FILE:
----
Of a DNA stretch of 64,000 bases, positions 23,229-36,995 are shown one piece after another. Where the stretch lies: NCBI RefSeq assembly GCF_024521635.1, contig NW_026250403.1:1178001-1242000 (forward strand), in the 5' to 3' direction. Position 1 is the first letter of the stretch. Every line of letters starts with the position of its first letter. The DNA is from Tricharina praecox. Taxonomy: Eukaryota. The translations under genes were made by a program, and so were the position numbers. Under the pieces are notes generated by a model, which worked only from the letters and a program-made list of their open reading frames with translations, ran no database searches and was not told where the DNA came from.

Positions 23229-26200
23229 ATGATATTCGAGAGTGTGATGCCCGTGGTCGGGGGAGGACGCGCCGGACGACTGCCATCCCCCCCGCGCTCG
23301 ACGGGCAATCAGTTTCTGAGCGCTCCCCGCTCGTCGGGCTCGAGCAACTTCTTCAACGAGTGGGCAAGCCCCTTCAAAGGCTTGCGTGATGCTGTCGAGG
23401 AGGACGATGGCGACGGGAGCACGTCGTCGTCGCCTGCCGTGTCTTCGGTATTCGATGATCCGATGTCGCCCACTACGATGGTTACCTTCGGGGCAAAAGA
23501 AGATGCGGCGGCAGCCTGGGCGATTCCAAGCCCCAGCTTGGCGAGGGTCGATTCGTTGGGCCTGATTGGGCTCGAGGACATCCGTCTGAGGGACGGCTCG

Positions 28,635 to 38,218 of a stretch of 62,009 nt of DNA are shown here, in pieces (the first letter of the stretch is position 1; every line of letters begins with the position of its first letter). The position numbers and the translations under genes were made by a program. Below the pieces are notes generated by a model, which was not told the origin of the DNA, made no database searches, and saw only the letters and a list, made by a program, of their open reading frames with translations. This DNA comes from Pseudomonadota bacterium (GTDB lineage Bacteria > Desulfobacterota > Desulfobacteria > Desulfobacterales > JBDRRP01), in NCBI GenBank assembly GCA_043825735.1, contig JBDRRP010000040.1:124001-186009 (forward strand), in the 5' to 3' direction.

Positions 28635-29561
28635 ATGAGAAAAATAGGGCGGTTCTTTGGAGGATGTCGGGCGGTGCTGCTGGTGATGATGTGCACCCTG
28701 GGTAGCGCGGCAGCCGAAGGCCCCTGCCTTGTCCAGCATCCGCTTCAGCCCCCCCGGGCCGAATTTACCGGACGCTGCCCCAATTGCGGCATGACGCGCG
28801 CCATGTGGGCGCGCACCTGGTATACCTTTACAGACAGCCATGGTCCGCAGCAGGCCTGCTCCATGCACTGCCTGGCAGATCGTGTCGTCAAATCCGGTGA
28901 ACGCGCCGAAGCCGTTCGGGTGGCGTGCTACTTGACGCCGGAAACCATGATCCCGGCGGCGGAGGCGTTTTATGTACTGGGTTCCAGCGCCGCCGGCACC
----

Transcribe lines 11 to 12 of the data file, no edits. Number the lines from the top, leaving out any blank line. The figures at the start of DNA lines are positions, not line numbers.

28801 CCATGTGGGCGCGCACCTGGTATACCTTTACAGACAGCCATGGTCCGCAGCAGGCCTGCTCCATGCACTGCCTGGCAGATCGTGTCGTCAAATCCGGTGA
28901 ACGCGCCGAAGCCGTTCGGGTGGCGTGCTACTTGACGCCGGAAACCATGATCCCGGCGGCGGAGGCGTTTTATGTACTGGGTTCCAGCGCCGCCGGCACC